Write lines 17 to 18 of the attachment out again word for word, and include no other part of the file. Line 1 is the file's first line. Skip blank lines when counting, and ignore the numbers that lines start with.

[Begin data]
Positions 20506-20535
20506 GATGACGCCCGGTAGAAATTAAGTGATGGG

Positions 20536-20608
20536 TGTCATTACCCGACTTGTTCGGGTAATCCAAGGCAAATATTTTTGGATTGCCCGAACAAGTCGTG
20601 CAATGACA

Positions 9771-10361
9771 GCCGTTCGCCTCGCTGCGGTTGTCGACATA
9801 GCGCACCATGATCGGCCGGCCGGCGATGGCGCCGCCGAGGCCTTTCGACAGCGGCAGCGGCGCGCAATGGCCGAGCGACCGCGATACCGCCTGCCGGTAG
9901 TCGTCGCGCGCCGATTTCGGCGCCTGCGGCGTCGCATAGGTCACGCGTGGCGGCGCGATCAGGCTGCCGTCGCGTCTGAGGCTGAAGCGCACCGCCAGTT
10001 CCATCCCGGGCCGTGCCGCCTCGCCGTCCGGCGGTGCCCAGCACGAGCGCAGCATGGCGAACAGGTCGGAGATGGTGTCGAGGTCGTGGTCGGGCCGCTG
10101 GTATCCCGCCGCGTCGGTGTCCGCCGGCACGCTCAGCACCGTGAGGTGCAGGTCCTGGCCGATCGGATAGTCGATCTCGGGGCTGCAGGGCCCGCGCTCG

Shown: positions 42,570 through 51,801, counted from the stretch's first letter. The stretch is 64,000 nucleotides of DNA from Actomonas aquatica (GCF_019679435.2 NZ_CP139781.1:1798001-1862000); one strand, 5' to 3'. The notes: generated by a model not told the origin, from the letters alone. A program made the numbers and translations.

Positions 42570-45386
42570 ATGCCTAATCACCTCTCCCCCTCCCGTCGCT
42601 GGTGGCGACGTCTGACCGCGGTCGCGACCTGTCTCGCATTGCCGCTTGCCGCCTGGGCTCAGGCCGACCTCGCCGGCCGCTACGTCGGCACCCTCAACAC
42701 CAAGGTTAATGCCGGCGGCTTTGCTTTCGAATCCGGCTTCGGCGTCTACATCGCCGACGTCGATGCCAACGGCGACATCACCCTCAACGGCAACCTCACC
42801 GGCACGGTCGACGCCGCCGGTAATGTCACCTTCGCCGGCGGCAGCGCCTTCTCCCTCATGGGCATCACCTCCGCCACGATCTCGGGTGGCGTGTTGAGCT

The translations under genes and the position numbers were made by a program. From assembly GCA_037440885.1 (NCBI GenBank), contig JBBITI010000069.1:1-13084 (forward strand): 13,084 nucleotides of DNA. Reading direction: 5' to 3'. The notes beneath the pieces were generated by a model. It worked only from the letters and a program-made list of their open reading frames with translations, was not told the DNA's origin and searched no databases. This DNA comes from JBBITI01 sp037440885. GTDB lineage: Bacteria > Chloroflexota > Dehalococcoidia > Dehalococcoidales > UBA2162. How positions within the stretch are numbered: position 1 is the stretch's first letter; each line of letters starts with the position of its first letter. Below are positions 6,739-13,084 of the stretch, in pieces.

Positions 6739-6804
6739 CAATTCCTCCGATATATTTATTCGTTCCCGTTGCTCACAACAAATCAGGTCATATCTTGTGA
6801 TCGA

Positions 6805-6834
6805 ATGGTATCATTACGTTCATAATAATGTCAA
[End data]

42801 GGCACGGTCGACGCCGCCGGTAATGTCACCTTCGCCGGCGGCAGCGCCTTCTCCCTCATGGGCATCACCTCCGCCACGATCTCGGGTGGCGTGTTGAGCT

The translations under genes and the position numbers were made by a program. From assembly GCA_037440885.1 (NCBI GenBank), contig JBBITI010000069.1:1-13084 (forward strand): 13,084 nucleotides of DNA. Reading direction: 5' to 3'. The notes beneath the pieces were generated by a model. It worked only from the letters and a program-made list of their open reading frames with translations, was not told the DNA's origin and searched no databases. This DNA comes from JBBITI01 sp037440885. GTDB lineage: Bacteria > Chloroflexota > Dehalococcoidia > Dehalococcoidales > UBA2162. How positions within the stretch are numbered: position 1 is the stretch's first letter; each line of letters starts with the position of its first letter. Below are positions 6,739-13,084 of the stretch, in pieces.